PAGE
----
The Geography of Thought

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The Geography of Thought: How Asians and Westerners Think Differently...and Why is a book by social psychologist Richard Nisbett that was published by Free Press in 2003.[1] By analyzing the differences between Asia and the West, it argues that cultural differences affect people's thought processes more significantly than believed.[2]

Thesis[edit]

In the book, Nisbett demonstrates that "people actually think about—and even see—the world differently because of differing ecologies, social structures, philosophies, and educational systems that date back to ancient Greece and China".[3] At its core, the book assumes that human behavior is not “hard-wired” but a function of culture.

The book proposes that the passion for strong ontology and scientific rationality based on forward chaining from axioms is essentially a "Western" phenomenon. Ancient Greece's passion for abstract categories into which the entire world can be taxonomically arranged, he claims, is prototypically Western, as is the notion of causality.

In other words, he claims that the law of the excluded middle is not applied in Chinese thought, and that a different standard applies; this has been described by other thinkers as being hermeneutic reasonableness.

Implications[edit]

There are several implications to Nisbett's theory. For instance, in law, Eastern and Western cultures assign different priorities to, and roles of, the law in society; the ratio of lawyers to engineers is forty times higher in the US than in Japan. Moreover, the role of US lawyers is, generally, to handle legal confrontations, and the aim is demands for justice with a clear winner and loser based upon universal principles of justice that apply equally to everyone. In contrast, Eastern lawyers are more often used as intermediaries to reduce hostilities, and reach a compromise; the principles they operate by are more flexible and circumstantial.[4]

Another aspect where there is great divergence between these two systems of thought concerns human rights. In the West, there is more or less a single view of the relationship between individuals and states, individuals are all separate units, and enter into a social contract with one another which gives them certain rights. East Asians, as well as most people outside the West, however, 'view societies not as aggregates of individuals but as molecules, or organisms; as a consequence, there is little or no conception of rights that inhere in the individual,' and in particular, '[f]or the Chinese, any conception of rights is based on a part-whole as opposed to a one-many conception of society' (ibid, 198). Therefore, for Western conceptions to be adopted outside the West, this requires 'not just a different moral code, but a different conception of the nature of the individual' (ibid, 199).

There are also fundamentally different conceptions of religion in the East and West. In Eastern religion, there is a "both/and" mentality more so than the "right/wrong" one that is proliferate in the West; as a result, Eastern religion tends to be more tolerate and accommodating towards a plurality of religious beliefs and ideas, for example you can identify as Buddhist, Confucian and Christian in Japan and Korean (and pre-communist China), and as a result, religious wars have been historically rare. In Western religion, monotheism involves a requirement for a God to monopolize belief, which owes to its Abrahamic routes, and religious wars have been historically commonplace. Furthermore, the role of cycles and recurrences has had a large impact on Eastern religions, but less so in Western religions; this is evident in the fact that sin can be atoned for in Eastern religion, and to a degree in Christianity, but it is ineradicable in Protestantism (ibid, 199-200).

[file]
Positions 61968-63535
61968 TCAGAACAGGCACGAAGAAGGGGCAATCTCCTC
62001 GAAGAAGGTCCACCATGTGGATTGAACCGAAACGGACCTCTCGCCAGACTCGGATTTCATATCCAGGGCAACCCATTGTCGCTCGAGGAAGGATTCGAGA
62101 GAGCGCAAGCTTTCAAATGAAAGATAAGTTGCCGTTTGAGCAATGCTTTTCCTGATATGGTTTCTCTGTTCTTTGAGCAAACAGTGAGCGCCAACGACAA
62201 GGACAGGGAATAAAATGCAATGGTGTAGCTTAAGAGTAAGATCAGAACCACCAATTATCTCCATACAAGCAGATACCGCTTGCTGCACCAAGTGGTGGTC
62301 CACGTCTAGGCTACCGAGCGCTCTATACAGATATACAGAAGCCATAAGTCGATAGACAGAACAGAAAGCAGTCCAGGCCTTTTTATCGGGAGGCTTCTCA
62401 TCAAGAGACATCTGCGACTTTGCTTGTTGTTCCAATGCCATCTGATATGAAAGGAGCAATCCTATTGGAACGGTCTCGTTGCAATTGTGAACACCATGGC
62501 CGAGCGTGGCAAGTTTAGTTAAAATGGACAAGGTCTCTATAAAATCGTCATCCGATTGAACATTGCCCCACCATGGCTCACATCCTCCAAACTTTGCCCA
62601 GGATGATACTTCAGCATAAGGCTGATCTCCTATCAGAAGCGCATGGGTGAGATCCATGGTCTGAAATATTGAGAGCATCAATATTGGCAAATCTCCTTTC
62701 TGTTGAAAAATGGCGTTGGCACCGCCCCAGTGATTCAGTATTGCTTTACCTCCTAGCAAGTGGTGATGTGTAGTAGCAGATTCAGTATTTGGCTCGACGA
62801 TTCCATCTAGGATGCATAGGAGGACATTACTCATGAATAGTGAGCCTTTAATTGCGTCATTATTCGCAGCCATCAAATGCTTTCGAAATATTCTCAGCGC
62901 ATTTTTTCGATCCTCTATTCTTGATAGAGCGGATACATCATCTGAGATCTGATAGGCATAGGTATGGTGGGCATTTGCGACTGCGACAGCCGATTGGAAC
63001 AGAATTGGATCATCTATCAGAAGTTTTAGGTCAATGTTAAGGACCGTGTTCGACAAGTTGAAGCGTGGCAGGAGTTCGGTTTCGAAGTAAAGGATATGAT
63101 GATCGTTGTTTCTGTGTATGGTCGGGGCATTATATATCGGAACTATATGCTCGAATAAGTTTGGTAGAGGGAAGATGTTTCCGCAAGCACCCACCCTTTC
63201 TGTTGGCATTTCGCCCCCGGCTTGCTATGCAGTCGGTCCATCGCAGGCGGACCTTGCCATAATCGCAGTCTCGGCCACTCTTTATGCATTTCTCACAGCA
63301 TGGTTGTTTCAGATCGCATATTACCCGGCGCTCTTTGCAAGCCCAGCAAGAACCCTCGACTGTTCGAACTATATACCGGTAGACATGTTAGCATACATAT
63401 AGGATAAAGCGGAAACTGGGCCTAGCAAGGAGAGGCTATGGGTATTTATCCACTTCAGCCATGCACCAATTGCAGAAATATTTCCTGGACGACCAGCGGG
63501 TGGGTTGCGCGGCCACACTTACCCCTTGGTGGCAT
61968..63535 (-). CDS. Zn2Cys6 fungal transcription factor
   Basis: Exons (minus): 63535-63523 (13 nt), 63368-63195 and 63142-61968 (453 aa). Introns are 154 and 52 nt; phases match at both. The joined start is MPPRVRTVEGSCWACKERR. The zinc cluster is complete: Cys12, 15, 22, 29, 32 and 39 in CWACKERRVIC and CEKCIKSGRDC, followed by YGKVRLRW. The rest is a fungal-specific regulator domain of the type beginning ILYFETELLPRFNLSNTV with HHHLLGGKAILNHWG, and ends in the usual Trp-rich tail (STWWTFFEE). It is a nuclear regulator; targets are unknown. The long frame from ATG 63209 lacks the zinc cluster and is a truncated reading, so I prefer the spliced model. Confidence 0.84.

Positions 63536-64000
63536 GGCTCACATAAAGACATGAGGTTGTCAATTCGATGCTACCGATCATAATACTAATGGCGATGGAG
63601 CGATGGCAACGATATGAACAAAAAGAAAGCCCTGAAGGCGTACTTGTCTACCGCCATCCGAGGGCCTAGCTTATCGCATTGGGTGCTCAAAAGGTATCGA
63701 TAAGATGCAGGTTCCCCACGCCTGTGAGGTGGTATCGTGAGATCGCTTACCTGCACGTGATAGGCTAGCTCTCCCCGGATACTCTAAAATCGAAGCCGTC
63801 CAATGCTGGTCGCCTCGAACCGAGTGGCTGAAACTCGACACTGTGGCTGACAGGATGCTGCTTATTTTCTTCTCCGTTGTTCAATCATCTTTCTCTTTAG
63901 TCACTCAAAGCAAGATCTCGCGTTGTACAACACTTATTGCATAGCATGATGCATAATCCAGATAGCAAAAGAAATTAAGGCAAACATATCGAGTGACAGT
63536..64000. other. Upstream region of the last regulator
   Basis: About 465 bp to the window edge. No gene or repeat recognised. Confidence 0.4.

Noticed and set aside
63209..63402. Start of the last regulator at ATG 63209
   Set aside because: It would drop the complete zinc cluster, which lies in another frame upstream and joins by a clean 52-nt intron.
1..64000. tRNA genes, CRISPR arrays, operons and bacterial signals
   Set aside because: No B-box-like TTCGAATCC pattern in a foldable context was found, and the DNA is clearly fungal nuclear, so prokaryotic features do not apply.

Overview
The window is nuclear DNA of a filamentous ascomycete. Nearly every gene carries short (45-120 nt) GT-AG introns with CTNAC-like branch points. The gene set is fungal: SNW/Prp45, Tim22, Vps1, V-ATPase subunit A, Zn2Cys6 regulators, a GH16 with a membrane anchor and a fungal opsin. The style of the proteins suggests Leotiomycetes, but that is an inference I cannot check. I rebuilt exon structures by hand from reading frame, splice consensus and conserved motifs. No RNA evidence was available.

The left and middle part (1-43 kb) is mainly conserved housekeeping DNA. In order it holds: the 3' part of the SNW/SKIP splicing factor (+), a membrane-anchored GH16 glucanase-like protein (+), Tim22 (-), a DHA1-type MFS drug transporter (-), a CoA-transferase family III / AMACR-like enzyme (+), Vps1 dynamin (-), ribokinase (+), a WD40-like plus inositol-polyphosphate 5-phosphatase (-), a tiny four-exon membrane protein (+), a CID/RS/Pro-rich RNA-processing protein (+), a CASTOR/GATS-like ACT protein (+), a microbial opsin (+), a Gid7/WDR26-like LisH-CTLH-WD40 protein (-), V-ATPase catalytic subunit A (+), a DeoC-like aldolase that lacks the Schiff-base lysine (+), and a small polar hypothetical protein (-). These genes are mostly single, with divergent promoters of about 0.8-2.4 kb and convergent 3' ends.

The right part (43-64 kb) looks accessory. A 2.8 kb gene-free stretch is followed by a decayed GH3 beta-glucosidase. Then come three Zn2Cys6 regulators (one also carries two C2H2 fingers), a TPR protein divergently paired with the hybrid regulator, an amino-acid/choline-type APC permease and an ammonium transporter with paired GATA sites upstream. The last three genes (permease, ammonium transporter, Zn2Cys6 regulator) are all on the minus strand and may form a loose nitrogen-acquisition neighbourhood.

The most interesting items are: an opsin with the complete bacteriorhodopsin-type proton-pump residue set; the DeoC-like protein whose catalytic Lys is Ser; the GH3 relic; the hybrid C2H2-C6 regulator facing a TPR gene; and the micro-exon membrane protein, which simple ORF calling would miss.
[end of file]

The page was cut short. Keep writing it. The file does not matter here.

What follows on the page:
Reception[edit]

Cultural anthropologist Sherry Ortner wrote a critical review in The New York Times, pointing out its methodological flaws (most of the experimental subjects are college students, leading to sample bias) as well as interpretational ones ("How much difference does there have to be between the Asians and the Westerners in a particular experiment to demonstrate a cultural divide?"). She was most critical about his "relentless attempt to cram everything into the Asian/Western dichotomy...into these monolithic units of East and West" without really addressing "differences within the categories" such as gender, religion, ethnicity, which are "occasionally acknowledged, but generally set aside".[5]

Other reviews were more comfortable with Nisbett's generalities and word usage, he notes that "East Asians" indicate Chinese, Japanese, and Koreans, while "Westerners" typically means "America, but can be extended to the rest of the Anglosphere, and occasionally also to Europe".[6] Robert Sternberg, president of the American Psychological Association, called it a "landmark book".[3]

See also[edit]

References[edit]

  1. ^ Nisbett, Richard (2003). The Geography of Thought: How Asians and Westerners Think Differently...and Why. New York, NY: Free Press. ISBN 978-0743255356.
  2. ^ Swanbrow, Diane (27 February 2003). "The geography of thought: How culture colors the way the mind works". Michigan News.
  3. ^ a b "The Geography of Thought: How Asians and Westerners Think Differently...and Why". Amazon.com. Retrieved 6 April 2014.
  4. ^ Nisbett, Richard E. (2005). The Geography of Thought: How Asians and Westerners Think Differently... and Why. London: Nicholas Brealey Publishing. p. 194.
  5. ^ Ortner, Sherry (20 April 2003). "East Brain, West Brain". The New York Times.
  6. ^ Linge, Olle (5 December 2013). "Review: The Geography of Thought: How East Asians and Westerners Think Differently…And Why". Hacking Chinese.

External links[edit]